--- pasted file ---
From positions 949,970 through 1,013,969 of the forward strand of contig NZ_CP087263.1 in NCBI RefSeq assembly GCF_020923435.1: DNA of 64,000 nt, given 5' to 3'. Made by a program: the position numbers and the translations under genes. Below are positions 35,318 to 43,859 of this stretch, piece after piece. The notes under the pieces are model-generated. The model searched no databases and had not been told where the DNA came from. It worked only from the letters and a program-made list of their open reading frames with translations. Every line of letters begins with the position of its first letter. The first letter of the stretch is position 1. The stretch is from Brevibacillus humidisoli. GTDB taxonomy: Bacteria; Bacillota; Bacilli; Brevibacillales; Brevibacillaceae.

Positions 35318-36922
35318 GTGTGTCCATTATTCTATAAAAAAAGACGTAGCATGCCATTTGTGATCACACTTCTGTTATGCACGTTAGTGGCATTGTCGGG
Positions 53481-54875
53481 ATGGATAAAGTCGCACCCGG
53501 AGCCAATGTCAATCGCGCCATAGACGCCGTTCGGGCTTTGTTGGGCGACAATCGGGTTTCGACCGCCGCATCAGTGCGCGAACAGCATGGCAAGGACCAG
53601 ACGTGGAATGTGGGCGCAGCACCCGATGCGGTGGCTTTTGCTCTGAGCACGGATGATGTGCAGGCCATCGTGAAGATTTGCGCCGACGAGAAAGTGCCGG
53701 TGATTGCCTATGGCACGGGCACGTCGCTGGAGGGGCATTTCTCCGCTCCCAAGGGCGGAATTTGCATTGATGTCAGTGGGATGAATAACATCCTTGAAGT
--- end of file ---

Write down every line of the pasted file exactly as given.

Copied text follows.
From positions 949,970 through 1,013,969 of the forward strand of contig NZ_CP087263.1 in NCBI RefSeq assembly GCF_020923435.1: DNA of 64,000 nt, given 5' to 3'. Made by a program: the position numbers and the translations under genes. Below are positions 35,318 to 43,859 of this stretch, piece after piece. The notes under the pieces are model-generated. The model searched no databases and had not been told where the DNA came from. It worked only from the letters and a program-made list of their open reading frames with translations. Every line of letters begins with the position of its first letter. The first letter of the stretch is position 1. The stretch is from Brevibacillus humidisoli. GTDB taxonomy: Bacteria; Bacillota; Bacilli; Brevibacillales; Brevibacillaceae.

Positions 35318-36922
35318 GTGTGTCCATTATTCTATAAAAAAAGACGTAGCATGCCATTTGTGATCACACTTCTGTTATGCACGTTAGTGGCATTGTCGGG
Positions 53481-54875
53481 ATGGATAAAGTCGCACCCGG
53501 AGCCAATGTCAATCGCGCCATAGACGCCGTTCGGGCTTTGTTGGGCGACAATCGGGTTTCGACCGCCGCATCAGTGCGCGAACAGCATGGCAAGGACCAG
53601 ACGTGGAATGTGGGCGCAGCACCCGATGCGGTGGCTTTTGCTCTGAGCACGGATGATGTGCAGGCCATCGTGAAGATTTGCGCCGACGAGAAAGTGCCGG
53701 TGATTGCCTATGGCACGGGCACGTCGCTGGAGGGGCATTTCTCCGCTCCCAAGGGCGGAATTTGCATTGATGTCAGTGGGATGAATAACATCCTTGAAGT